Princeton Election Consortium

A first draft of electoral history. Since 2004

Entries Tagged as 'Politics'

Meanwhile, in real news…

September 17th, 2014, 8:33pm by Sam Wang

1) Currently, the critical race for Senate procedural control (i.e. whether Dems+Inds keep 50) is in Iowa. Braley’s up by a median of 1.0% over Ernst. That alone is driving the daily snapshot most strongly. Iowa. Is. Important. 2) Scotland is voting on independence tomorrow. “No” is ahead by 4+/-1%. For such a consequential question, [...]

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Tags: 2014 Election · Politics · Senate

Will momentum encounter the Queen?

September 16th, 2014, 4:00am by Sam Wang

Last week I pointed out that most surveys indicated that the Scottish independence referendum is unlikely to pass. Nonetheless, a close look suggests that Thursday’s election will be extremely close, thanks to the elusive quality of political momentum.

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Tags: Politics

A note on Scottish independence

September 12th, 2014, 4:06pm by Sam Wang

Next Thursday, the people of Scotland will vote on an independence referendum. What’s going to happen?

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Tags: Politics

Game change: Kansas Democrat drops out of Senate race

September 3rd, 2014, 8:57pm by Sam Wang

[Update, Thursday 9:45am: see my new piece at The New Yorker.com. -SW] Chad Taylor (D) just dropped out of the Kansas Senate race. I declare this the political news of the week. To understand why, read my essays here (The New Yorker) and here (PEC). Basically the probability of Democratic control of the Senate is about [...]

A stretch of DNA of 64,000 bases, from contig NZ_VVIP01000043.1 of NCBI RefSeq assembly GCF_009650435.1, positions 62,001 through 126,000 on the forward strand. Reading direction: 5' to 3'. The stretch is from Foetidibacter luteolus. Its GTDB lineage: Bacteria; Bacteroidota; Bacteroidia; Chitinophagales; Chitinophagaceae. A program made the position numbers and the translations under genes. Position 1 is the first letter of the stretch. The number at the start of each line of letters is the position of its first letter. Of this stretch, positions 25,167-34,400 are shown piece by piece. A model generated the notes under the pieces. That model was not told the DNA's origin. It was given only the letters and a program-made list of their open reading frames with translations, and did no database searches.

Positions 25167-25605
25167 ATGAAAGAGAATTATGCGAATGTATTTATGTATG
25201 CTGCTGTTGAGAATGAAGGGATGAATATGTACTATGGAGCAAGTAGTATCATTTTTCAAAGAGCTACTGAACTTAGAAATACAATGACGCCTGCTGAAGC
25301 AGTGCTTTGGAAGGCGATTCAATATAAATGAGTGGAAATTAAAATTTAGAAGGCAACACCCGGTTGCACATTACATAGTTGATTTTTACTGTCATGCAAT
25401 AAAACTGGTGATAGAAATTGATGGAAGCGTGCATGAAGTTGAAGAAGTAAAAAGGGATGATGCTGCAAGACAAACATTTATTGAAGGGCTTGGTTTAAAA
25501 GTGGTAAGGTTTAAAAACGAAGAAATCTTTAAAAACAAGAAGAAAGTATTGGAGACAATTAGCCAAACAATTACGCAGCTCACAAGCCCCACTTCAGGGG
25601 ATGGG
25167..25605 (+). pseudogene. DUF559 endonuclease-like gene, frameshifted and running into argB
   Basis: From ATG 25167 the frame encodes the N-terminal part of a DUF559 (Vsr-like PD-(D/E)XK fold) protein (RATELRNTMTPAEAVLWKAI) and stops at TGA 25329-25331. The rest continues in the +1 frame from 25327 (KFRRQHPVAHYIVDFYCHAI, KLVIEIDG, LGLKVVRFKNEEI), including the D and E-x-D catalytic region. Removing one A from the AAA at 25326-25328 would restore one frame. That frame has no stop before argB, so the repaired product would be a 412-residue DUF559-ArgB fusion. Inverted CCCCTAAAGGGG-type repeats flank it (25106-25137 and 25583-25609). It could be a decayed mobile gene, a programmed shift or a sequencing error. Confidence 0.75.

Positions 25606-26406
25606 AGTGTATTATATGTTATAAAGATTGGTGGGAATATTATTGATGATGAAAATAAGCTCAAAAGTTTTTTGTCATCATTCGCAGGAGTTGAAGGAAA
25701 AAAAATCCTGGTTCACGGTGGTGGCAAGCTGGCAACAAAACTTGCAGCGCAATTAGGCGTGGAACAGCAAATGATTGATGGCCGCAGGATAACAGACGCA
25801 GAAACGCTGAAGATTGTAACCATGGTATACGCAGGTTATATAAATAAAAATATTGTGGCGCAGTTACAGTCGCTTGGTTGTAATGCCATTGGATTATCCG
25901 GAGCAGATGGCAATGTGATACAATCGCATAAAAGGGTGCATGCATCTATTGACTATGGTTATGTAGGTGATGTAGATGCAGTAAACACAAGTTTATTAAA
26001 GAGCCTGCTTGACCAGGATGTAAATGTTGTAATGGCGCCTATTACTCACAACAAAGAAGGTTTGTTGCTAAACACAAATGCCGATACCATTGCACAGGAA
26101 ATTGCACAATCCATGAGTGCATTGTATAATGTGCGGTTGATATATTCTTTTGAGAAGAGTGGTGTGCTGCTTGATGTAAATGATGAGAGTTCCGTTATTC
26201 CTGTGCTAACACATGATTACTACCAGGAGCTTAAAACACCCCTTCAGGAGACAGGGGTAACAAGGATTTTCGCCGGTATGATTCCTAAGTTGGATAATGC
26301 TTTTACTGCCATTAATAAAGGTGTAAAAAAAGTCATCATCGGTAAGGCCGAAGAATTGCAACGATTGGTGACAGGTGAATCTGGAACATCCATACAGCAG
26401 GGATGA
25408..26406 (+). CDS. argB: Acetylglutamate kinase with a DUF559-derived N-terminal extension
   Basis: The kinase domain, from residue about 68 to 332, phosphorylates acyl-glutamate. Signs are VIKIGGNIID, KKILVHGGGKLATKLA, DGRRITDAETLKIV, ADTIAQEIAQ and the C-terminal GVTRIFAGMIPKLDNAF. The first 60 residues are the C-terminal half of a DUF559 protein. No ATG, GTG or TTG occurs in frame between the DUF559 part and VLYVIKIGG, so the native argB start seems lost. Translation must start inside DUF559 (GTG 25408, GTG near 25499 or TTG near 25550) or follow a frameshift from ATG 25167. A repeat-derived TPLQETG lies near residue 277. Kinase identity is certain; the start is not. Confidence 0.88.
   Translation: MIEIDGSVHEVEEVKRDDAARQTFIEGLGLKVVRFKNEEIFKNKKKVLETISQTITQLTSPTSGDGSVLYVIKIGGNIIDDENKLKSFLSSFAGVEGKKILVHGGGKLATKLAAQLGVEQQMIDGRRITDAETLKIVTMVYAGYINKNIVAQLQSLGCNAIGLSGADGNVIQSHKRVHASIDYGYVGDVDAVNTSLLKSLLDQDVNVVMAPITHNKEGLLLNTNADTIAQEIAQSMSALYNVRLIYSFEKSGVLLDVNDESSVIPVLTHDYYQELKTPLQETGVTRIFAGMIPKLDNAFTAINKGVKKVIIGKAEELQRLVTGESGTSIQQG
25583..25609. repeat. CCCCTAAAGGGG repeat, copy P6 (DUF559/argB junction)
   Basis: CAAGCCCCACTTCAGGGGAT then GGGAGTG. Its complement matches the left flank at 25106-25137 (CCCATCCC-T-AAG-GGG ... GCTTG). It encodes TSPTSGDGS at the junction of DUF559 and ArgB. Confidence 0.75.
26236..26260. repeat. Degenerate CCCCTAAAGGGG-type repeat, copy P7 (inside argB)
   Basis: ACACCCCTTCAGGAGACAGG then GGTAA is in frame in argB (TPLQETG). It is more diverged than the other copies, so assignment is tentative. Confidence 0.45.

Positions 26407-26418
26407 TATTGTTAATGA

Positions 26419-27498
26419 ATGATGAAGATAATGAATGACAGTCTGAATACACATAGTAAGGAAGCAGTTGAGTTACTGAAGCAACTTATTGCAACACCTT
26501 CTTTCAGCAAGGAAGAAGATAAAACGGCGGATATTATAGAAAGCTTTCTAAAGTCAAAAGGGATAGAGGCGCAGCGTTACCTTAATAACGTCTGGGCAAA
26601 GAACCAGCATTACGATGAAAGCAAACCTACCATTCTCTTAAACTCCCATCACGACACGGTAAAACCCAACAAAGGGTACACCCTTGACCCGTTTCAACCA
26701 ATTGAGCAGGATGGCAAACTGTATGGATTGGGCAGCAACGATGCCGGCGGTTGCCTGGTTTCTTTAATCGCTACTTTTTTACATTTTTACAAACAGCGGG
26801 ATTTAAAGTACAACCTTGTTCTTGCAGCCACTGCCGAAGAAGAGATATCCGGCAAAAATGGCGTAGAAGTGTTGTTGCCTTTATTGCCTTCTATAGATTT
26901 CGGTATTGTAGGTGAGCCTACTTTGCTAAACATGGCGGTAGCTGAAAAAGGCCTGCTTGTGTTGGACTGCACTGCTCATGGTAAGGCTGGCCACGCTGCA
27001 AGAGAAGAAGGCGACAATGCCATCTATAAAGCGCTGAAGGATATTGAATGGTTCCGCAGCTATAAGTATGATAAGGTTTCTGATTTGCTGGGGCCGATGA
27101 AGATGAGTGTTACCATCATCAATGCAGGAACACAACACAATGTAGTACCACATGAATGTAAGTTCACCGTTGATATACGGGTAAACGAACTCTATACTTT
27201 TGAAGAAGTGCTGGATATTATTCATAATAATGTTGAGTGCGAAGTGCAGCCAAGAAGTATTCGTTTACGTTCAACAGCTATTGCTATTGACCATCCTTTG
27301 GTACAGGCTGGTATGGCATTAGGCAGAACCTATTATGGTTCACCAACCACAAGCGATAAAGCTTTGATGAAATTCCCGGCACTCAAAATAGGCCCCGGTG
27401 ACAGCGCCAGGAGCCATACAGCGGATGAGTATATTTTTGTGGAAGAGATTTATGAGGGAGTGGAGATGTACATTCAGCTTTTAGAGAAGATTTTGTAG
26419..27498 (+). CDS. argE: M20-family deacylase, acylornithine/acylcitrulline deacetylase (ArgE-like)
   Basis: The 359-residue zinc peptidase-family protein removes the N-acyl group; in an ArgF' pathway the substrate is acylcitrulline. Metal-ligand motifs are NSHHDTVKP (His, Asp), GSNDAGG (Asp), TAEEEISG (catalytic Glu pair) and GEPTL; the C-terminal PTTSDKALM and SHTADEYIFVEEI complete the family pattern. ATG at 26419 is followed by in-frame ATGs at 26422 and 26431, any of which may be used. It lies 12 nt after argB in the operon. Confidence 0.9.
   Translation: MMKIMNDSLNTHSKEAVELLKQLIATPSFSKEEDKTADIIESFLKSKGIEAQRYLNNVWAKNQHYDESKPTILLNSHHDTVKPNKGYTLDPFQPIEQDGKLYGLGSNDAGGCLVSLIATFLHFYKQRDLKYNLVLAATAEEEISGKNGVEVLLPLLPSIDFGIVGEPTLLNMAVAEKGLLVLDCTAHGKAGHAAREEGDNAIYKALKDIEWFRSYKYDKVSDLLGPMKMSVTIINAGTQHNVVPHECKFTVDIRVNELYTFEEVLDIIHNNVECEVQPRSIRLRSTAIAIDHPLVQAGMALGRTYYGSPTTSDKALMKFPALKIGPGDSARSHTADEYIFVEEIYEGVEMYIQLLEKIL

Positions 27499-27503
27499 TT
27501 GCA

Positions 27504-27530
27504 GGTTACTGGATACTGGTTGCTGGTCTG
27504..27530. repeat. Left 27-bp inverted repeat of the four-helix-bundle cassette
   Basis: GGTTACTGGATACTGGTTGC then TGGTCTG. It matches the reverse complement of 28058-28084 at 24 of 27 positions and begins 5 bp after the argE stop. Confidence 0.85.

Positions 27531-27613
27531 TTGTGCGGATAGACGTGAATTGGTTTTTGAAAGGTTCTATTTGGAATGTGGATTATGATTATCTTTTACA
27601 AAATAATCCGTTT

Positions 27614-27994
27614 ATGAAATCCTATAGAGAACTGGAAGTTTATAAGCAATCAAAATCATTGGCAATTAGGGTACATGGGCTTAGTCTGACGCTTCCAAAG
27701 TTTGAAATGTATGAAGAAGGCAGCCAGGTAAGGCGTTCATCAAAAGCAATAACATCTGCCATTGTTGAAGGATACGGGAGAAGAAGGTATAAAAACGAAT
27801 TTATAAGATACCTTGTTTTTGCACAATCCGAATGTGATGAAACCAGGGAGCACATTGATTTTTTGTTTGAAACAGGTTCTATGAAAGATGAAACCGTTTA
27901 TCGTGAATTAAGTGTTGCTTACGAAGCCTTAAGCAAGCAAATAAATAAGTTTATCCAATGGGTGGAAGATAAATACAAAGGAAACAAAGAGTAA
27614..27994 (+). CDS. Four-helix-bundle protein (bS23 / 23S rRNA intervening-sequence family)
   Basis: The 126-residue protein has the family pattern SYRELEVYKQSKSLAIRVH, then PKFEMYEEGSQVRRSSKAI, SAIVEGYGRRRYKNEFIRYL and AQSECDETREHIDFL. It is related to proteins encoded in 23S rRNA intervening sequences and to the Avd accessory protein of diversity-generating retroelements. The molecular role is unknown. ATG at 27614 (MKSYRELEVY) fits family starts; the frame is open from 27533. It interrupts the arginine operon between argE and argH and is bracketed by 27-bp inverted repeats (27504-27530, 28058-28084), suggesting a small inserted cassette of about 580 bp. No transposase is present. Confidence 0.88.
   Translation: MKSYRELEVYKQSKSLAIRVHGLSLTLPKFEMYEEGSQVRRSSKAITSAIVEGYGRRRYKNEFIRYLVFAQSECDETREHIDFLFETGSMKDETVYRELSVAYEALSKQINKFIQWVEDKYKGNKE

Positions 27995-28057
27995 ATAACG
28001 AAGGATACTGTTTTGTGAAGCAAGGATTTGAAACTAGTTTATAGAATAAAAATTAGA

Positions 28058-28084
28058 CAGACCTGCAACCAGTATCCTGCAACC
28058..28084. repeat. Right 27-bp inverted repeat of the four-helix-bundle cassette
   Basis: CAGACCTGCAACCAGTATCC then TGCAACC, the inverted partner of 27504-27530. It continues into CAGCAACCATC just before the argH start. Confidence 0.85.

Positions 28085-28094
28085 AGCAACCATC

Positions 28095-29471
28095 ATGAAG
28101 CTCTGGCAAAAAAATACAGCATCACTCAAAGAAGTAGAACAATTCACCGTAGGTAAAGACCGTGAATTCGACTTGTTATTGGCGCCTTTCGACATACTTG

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Tags: 2014 Election · Politics · Senate

GOP governors pay a price for blocking the ACA

August 22nd, 2014, 9:36pm by Sam Wang

It’s a part of the GOP mantra to oppose the Affordable Care Act (also known as Obamacare) in all its forms. But does that pay off at the local level? I’ve been analyzing governor’s races around the country, and I found a surprise. I wrote about it today for The New Yorker.

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Tags: 2014 Election · Politics

A wave election…or a ripple?

August 19th, 2014, 2:00pm by Sam Wang

The chairman of the National Republican Campaign Committee is confident that this November he expects a wave election. Is this true…or political trash talk? I weigh in at The New Yorker. It’s my first piece for them. Check it out!

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Tags: 2014 Election · House · Politics · Senate

Race and mental traits: Nicholas Wade’s third error

July 8th, 2014, 11:41pm by Sam Wang

An octogenarian once invited me to his old, exclusive East Coast club to give a talk about neuroscience, my area of specialty. Afterwards, as we walked past oil portraits of old white men across the centuries, the octogenarian pulled me aside, lowered his voice and asked, “I was wondering if you could explain something. What [...]

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Tags: Health · Politics

Are Americans really jingoistic yahoos? A cautionary statistical tale

April 13th, 2014, 9:36am by Sam Wang

It can be good for a laugh to view U.S. citizens as people who don’t have a clear idea of what’s happening outside their borders…but still want to launch a military attack. This week in The Monkey Cage comes a finding that feeds that view. The headline is impressive: “The less Americans know about Ukraine’s [...]

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Tags: Politics

(NYC mayor) Bill DeBlasio’s debt to Anthony Weiner

September 10th, 2013, 8:59am by Sam Wang

Aftermath: Election results and interactive maps can be found at the NYT. DeBlasio currently has 40.3%, so a mayoral runoff appears to be avoided, as I predicted. Stringer wins comptroller – I was on the wrong side of that. However, as I’ve said before, with my methods, anything in the 20-80% probability range is a [...]

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Tags: Politics

Reince’s plan, Carrico’s folly

January 25th, 2013, 8:59am by Sam Wang

Here’s an article by Steve Coll on gerrymandering in the New Yorker. The subject is not dying away – quite the opposite. Some of you thought that the effect I have detected – antidemocratic outcomes in PA, OH, MI, NC, VA, FL, and IN in 2012… …was somehow peculiar to their population patterns. I’ve been [...]

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Tags: 2012 Election · Politics